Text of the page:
The most dramatic form of ‘interest’ would be a couple that returns to some level of romantic involvement after divorce. It is interesting to think that there are people in the world who love each other but can’t live together. I’ll assume that this can be explained by chemistry and personality. The chemistry is strong but the personalities clash and are not functionally compatible. People caught in this kind of love-life situation are strongly attracted to each other but experience a lot of turbulence when they’re together. This kid of romantic relationship is a great passionate experience but not the best foundation for a ‘working’ marriage.

I like to think of a successful and enduring marriage as involving romance, partnership, and friendship. Partnership is essentially a couple’s ability to work together on common goals, and friendship involves a honest, equal relationship with little or no manipulation or control. Two people can be great in bed but unable to work together as true friends in marriage. By the way, it’s not uncommon to remarry a person you earlier divorced because the two of you have had a change of heart. Some people need  a little more time apart to reassess themselves and others before they figure out what they really want. Love can come at the wrong time and place for some people.

For some divorced couples sex might be occasional with no commitment. My guess is, beyond the revisiting the past experience this probably represents, it is not good for your love-life to remain in some limbo or intermediary place that might be making it harder to move on. The emotional task after a divorce is to heal and move on. Seeing your ‘X’ from time to time when you need sex because it’s easy and known to you will no doubt have an emotional price tag. Healing and moving on are difficult after divorce because of the grieving and letting-go that’s involved.

For some divorced couples ‘jealousy’ is what they have left after they divorce. The feeling goes something like this: we’re no longer married but I still have feelings about who you’re with. Now, this can happen, and it usually does, without any further physical contact. It’s mostly an emotional experience. It probably indicates that there is still an emotional connection, of a marital nature, that has not yet been let go of. That last little jealous string that attaches two divorced people can be the hardest to cut. The feeling of loss is first, then the opportunity to heal, let go, and move on. Needless to say, if your choice of lover is influenced by the unhealed jealousy of your ‘X’ husband or wife, you probably need a little psychotherapy to ferret out and cut this lingering unhealthy connection.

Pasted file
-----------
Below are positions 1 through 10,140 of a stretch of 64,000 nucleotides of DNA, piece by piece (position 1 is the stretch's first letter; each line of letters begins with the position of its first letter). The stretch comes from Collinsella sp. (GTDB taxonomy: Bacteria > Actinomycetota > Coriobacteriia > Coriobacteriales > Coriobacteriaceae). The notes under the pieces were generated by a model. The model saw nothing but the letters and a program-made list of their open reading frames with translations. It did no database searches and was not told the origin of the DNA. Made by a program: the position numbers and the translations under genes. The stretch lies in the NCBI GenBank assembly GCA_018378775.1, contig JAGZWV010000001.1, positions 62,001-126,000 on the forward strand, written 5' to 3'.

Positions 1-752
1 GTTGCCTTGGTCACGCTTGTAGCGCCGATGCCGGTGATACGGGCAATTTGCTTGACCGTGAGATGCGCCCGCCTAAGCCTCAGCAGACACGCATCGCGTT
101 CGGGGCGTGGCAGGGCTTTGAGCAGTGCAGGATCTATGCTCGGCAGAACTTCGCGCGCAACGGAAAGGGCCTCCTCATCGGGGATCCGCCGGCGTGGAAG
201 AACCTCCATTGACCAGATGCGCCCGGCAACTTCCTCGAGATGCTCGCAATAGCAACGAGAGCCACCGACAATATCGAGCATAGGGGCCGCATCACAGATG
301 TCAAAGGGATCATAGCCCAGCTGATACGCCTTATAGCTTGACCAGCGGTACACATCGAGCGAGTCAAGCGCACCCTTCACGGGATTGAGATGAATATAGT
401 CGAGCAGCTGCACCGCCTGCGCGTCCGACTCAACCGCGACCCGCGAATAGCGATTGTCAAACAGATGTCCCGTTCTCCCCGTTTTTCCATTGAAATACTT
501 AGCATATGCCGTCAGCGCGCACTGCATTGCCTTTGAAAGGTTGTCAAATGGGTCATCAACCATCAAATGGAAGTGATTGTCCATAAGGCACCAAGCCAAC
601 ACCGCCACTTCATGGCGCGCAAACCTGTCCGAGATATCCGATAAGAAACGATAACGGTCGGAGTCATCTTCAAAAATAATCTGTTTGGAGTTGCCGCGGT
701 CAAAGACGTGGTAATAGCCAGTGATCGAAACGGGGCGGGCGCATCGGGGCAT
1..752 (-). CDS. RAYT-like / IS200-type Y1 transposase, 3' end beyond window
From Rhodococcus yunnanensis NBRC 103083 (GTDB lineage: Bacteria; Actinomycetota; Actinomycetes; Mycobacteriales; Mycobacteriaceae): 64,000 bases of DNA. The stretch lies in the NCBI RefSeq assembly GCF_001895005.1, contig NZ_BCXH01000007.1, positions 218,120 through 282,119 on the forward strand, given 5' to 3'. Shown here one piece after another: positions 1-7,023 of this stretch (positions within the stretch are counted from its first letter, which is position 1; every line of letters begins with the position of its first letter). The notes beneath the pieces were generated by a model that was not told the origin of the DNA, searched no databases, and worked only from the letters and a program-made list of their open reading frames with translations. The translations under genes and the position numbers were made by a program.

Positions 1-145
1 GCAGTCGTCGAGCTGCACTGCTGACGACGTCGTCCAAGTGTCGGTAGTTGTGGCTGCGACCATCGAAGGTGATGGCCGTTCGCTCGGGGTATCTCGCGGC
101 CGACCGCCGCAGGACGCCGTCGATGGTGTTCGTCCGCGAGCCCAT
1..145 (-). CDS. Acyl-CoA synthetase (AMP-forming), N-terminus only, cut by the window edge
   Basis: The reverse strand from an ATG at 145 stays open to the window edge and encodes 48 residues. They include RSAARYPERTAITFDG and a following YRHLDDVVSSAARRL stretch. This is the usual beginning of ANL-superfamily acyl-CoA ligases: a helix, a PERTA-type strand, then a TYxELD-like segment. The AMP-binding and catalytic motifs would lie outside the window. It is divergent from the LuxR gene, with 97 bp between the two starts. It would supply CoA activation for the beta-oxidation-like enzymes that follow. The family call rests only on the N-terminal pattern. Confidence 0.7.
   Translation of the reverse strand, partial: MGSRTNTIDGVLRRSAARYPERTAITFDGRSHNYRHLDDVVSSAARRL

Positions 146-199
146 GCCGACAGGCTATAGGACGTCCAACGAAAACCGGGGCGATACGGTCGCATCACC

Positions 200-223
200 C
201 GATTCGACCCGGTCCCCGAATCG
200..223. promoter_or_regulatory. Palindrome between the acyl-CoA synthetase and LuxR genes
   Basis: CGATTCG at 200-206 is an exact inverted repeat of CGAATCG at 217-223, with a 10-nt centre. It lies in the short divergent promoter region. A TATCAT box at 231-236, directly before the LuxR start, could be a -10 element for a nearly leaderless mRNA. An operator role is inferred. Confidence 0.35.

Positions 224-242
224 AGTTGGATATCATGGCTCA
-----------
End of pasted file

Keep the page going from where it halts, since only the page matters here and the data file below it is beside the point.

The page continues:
Another word that is commonly used to describe the emotional task when a marriage ends is ‘closure.’ Closure means that you have successfully put an end to something. To reach closure at the end of a marriage you have to accept that the marriage is over. This act of acceptance causes grief, the feeling that comes when love is lost or disappointed. When grieving is over, closure can more easily occur. A divorced person can avoid or delay closure in several ways. One is to stay in a state of marital separation indefinitely. Another is to place oneself in a perpetual state of lonely exile. The opposite move can also be an avoidance of closure, when a divorced person runs immediately into another relationship without giving himself or herself time to grieve.This is commonly known as a rebound.

I think part of the problem is our collective view of grieving. Too often this emotional state, the true flip side of love, is labelled as weakness or mental illness. The experience of loss is guaranteed when you risk the experience of love. At some point hopefully later than sooner, we all grieve the loss of people we love. Knowing how to grieve constructively in daily life when necessary is something that should ideally be taught in the family. It makes love more tolerable and we certainly need more tolerance for love in this world. Dr. T. Jordan





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Dr. Jordan

Dr. Thomas Jordan is a clinical psychologist, certified interpersonal psychoanalyst, author, professor, and love life researcher.